Dental professionals face unique physical, mental, and emotional challenges each day. These challenges can create discord and imbalance, especially when they’re combined. Contorting our bodies in order to gain better visibility, sitting for long periods, and even hunching over our computer keyboards can put enormous strain on our musculoskeletal systems. Dealing with fearful patients, uncooperative team members, and the frustrations of running a small business can sometimes become overwhelming and lead to powerful feelings of anxiety, anger, and even depression. Numerous coping strategies are available. One ancient remedy is my favorite and can help alleviate the detrimental effects of these varied stressors. That remedy is the practice of yoga.
Derived from a Sanskrit word meaning to “yoke together, unite, or integrate,” yoga is based on an Indian body of knowledge at least 2,000 to 3,000 years old. As yoga continues to evolve and become increasingly diverse, it has become difficult to find a single, common definition that can be agreed upon by all practitioners. For the purpose of this article, yoga can be defined as the process of harmonizing the body, mind, and breath through the coordination of various physical postures (asanas) with specific breathing and meditation techniques.
It is this synchronization of the breath with the movement of the body that is the basis for many of yoga’s benefits. Breathing in rhythm with the poses is what separates yoga from other physical disciplines. Without coordinated breathing, one is merely stretching. With the breath, one is doing yoga. While a variety of breathing techniques (pranayama) can be used to accomplish specific effects, the one most commonly used is a deep, smooth inhale with an exhale of equal length. For instance, take a deep breath for a count of four seconds. Now exhale for four seconds. Get into a rhythm with that. When you start to feel yourself relaxing, expand the inhale to five seconds, and the exhale to five seconds. Next, try six seconds.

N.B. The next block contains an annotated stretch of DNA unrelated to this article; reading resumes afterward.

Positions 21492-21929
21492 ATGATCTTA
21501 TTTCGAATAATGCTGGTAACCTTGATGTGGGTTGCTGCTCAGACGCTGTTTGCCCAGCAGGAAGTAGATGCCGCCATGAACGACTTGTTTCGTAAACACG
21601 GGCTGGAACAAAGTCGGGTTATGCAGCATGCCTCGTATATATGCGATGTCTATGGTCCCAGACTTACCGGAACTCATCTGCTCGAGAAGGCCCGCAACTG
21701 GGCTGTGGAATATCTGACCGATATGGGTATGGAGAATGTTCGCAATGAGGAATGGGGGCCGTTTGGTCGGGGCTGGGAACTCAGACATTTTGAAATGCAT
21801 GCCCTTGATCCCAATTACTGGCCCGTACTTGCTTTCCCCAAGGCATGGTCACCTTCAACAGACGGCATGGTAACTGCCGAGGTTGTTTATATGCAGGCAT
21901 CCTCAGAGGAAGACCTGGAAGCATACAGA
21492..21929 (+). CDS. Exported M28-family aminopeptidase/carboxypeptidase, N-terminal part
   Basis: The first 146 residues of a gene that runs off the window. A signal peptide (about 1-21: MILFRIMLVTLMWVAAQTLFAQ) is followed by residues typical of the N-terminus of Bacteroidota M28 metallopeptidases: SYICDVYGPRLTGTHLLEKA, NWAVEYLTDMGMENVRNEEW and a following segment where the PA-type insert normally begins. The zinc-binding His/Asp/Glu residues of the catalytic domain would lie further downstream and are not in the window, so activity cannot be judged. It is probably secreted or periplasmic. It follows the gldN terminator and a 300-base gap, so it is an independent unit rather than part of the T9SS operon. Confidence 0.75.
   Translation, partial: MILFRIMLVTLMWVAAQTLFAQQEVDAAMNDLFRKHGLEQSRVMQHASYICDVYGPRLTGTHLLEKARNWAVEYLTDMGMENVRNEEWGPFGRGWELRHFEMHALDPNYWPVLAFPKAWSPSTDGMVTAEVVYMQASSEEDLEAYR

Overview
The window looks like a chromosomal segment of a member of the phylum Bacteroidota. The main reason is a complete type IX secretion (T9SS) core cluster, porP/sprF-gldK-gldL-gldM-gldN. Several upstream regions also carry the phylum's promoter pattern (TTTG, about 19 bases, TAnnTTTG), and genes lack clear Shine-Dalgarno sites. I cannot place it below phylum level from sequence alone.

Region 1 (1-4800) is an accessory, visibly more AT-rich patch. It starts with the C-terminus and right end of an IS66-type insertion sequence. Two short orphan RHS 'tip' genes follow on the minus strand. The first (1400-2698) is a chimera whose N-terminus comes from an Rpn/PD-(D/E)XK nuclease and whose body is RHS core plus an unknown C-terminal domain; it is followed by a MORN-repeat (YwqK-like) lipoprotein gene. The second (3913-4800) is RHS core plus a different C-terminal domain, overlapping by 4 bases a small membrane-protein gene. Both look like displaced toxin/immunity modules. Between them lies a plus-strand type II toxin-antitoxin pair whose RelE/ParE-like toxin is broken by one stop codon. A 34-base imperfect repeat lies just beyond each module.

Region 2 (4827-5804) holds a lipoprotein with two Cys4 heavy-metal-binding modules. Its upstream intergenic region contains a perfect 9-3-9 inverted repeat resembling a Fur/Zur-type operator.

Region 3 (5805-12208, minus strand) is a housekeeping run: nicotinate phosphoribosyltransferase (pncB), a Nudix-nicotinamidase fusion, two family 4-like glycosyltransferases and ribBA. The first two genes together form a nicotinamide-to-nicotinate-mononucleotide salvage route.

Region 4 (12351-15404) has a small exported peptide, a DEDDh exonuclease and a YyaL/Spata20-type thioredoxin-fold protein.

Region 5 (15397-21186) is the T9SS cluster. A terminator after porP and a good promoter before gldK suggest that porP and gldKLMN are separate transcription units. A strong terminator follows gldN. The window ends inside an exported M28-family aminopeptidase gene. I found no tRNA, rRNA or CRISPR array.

Deep breathing has many physical and mental benefits. These include detoxifying the body, releasing muscle tension, improving focus and an awareness of the present moment, facilitating a feeling of calm, and strengthening the lungs, heart, and immune system. It’s very simple, and very effective.
As a regular yoga practitioner for more than 15 years, I have experienced firsthand yoga’s many physical benefits. Yoga can be used therapeutically to alleviate existing ailments and can also be employed preventatively. Modern medical research continues to verify the validity of yoga as therapy to improve overall health. Given the wear and tear our bodies experience over time as we practice dentistry, yoga is especially beneficial for the dental professional.
One of the obvious benefits of yoga is improved flexibility, but the postures also build muscle strength. That additional muscle strength, particularly of the critical core musculature, is balanced by the increased flexibility to help improve posture, both when sitting and when moving through space. This, in turn, reduces strain on the back, neck, shoulders, and other muscles and joints, which decreases the practitioner’s chance of developing future degenerative musculoskeletal conditions.
Yoga improves blood flow by increasing your heart rate and delivering more oxygen to your cells, which then function better. While some styles of yoga can get you into an aerobic target range, studies have shown that even those that don’t can improve your cardiovascular conditioning.
Other studies have shown yoga’s positive impact on a wide variety of physiologic functions, including strengthening bones and reducing osteoporosis, lowering blood sugar levels in diabetics, decreasing blood pressure, boosting the functionality of the immune and adrenal systems, and improving sleep. In addition, because yoga is a low-impact practice, it’s gentle on joints that may be weak or compromised. In short, yoga offers a way to counteract or avoid many of the chronic physical conditions that are commonly seen in dental team members.